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You’re Not Rich

picture of a man holding open his empty walletpicture of a man holding open his empty wallet

When it comes to tax increases, the American Families Plan can be described as a “soak the rich” plan. So, for most Americans, the proposed tax hikes won’t apply to you. That should bring your stress level down.

While some people who aren’t particularly wealthy potentially could get caught up in some of the proposed tax increases, that would certainly be the exception rather than the rule. The revenue raisers are clearly aimed at the country’s highest earners, and that’s who would end up with a bigger tax bill in the vast majority of cases.

So, for example, the proposal to increase the top income tax rate from 37% to 39.6% reportedly would only apply to single filers with taxable income over $452,700 and married couples with taxable income over $509,300. If the highest capital gains tax rate goes from 20% to 39.6%, it would only impact people earning $1 million or more. The plan to eliminate the step up in basis for inherited property would only apply to gains of at least $1 million. (For more details and more examples, see 7 Ways Biden Plans to Tax the Rich.)

Congratulations if your income and financial situation puts you in the crosshairs for these tax increases – you’ve done very well for yourself. But if you’re not quite up to that level financially, then at least there’s a silver lining – you don’t have to worry about Biden raising your taxes.

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Any Tax Increases Will Be Down the Road

picture of a road with 2022, 2023, and 2024 written on it and an arrow pointing aheadpicture of a road with 2022, 2023, and 2024 written on it and an arrow pointing ahead

Even if you’re wealthy enough to be affected by the proposed tax increases, we don’t expect them to take effect until 2022 at the earliest. While President Biden hasn’t said when he wants the proposed tax increases to take effect, there’s no indication that they would be applied retroactively to the 2021 tax year. Plus, as we mentioned earlier, it will be a while before anything is passed by Congress…and the later in the year it gets, the less likely it will cover 2021.

If the economy doesn’t fully recover soon, any new tax increases could be pushed even further down the road. That’s because raising taxes in a stalled economy is risky. Tax hikes could then be delayed to 2023 or perhaps even 2024.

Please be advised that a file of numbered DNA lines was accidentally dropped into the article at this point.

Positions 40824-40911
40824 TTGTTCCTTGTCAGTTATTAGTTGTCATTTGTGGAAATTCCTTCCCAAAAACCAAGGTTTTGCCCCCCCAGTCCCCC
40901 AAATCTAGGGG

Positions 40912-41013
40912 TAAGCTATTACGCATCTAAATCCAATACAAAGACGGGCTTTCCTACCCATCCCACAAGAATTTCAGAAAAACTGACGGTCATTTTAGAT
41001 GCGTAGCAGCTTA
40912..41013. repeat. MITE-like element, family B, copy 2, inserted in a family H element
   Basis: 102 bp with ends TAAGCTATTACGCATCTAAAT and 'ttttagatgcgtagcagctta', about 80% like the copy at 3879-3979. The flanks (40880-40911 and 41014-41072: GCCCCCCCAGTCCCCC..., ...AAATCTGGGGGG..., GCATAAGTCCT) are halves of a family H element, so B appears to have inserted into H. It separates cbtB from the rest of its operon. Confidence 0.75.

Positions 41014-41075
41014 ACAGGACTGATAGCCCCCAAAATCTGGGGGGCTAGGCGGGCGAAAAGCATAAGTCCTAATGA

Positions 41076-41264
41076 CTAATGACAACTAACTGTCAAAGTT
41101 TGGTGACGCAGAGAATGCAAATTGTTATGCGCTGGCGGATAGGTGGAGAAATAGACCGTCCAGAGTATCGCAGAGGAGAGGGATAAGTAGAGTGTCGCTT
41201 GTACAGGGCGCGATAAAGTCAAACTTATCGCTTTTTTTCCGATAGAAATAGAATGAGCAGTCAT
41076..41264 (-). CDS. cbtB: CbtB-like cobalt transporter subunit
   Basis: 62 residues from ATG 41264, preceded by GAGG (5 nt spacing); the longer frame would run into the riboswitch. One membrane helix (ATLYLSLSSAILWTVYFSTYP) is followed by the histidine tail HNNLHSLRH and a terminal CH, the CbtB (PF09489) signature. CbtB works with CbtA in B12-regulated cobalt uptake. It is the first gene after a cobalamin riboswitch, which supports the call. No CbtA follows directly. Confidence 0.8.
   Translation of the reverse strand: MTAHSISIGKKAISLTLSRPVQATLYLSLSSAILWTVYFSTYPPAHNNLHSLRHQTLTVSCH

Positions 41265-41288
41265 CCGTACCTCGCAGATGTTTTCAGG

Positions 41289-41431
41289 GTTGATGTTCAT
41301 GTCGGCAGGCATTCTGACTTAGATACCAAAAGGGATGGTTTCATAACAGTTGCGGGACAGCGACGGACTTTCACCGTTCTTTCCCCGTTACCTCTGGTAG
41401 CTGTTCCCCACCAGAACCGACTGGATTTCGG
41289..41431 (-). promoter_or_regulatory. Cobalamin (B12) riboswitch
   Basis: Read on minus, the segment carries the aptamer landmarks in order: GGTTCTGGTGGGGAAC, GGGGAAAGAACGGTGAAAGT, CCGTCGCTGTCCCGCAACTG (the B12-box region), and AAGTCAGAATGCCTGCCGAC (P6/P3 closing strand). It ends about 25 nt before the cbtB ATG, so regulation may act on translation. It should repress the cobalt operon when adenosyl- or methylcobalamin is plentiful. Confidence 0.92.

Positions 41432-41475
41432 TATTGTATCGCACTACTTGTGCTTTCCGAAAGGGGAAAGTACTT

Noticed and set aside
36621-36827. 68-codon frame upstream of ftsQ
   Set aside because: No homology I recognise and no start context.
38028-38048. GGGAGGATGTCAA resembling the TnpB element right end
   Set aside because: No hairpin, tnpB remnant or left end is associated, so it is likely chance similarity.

Delayed tax increases aren’t quite as scary as immediate ones. . Of course, more of your income will be taxed under the old rules if new tax increases are postponed. But you may also be able to mitigate the damage in future years if you have more time to plan for bigger tax bills.

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Biden Might Not Get What He Wants

picture of the Capitol dome painted on a board that is split in halfpicture of the Capitol dome painted on a board that is split in half

Won’t you feel silly if you worried about tax increases for months and then nothing happens. It’s tough raising taxes on anyone – much harder than boosting taxes on corporations. And there’s certainly a chance that President Biden won’t get the tax hikes he’s proposing. Or they could be cut down from where they stand right now (e.g., instead of a capital gains rate increase to 39.6%, maybe Congress decides that 28% is the highest they can go). Congress could also come up with a whole new slate of tax increases that don’t affect you, or they could shelve the entire plan. At this point, there are so many different directions this could go.

But Congress is controlled by Democrats. They won’t defy the president, who’s leader of their party – right? Well, some of them might. Republicans aren’t going to support tax hikes at all. That means Democrats will have to go it alone – probably using the “budget reconciliation” process used to pass the American Rescue Plan back in March. That means they’ll need all 50 Democratic Senators to pass tax legislation. If just one Democratic Senator balks (we’re looking at you, Sen. Manchin), then the whole plan could collapse. Or a Democratic Senator could demand changes to the plan that could gut one or more of Biden’s tax increase proposals.

Tax hikes aren’t a lock. And if they’re not a lock, there’s no sense getting all worked up over them now. Instead, calmly start evaluating your current situation and thinking ahead so you’re prepared for tax increases if they happen. But don’t start reaching for the panic button quite yet.

Source: kiplinger.com

Biden Wants to Extend the $3,600 Child Tax Credit Through 2025

Families are getting a bigger and better child tax credit for 2021. And, if President Biden gets his way, most of the credit enhancements will continue to be available for several more years while full refundability of the credit will be permanent.